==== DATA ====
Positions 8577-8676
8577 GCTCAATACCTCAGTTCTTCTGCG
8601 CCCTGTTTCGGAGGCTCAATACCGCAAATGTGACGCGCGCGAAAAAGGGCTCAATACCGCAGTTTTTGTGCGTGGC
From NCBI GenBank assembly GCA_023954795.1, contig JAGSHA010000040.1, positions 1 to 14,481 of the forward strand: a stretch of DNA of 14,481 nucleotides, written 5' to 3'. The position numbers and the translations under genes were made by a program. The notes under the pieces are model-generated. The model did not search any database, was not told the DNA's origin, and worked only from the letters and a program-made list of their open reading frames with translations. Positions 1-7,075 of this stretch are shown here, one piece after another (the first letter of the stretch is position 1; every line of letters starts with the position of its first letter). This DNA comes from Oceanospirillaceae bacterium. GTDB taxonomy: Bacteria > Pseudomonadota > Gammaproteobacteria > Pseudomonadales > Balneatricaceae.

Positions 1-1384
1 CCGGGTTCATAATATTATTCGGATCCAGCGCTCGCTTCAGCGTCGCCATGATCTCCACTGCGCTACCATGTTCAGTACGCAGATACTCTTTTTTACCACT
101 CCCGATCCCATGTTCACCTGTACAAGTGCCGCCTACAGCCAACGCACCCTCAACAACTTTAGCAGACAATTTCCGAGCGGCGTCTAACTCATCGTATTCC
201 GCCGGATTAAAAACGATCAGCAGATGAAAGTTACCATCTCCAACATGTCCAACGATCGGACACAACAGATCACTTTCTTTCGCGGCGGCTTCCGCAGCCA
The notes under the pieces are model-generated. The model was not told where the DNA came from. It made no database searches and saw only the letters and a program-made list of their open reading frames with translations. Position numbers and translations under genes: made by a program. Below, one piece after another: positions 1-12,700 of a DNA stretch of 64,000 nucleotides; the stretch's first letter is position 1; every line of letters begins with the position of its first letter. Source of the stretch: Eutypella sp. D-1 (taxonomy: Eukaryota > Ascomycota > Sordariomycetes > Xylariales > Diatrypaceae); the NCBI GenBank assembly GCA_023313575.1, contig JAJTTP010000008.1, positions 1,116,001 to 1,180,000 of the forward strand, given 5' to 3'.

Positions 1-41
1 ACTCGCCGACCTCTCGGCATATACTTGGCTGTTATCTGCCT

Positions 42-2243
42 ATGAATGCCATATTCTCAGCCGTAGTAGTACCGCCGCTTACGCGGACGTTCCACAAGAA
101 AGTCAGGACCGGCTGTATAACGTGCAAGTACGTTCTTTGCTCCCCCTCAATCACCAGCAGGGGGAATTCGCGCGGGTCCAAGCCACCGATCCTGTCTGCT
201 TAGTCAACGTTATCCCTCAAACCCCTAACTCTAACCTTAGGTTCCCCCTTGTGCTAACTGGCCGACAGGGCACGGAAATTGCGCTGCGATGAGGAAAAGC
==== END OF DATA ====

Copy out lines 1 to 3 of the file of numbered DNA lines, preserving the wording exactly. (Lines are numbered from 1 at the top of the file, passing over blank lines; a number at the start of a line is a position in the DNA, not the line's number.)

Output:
Positions 8577-8676
8577 GCTCAATACCTCAGTTCTTCTGCG
8601 CCCTGTTTCGGAGGCTCAATACCGCAAATGTGACGCGCGCGAAAAAGGGCTCAATACCGCAGTTTTTGTGCGTGGC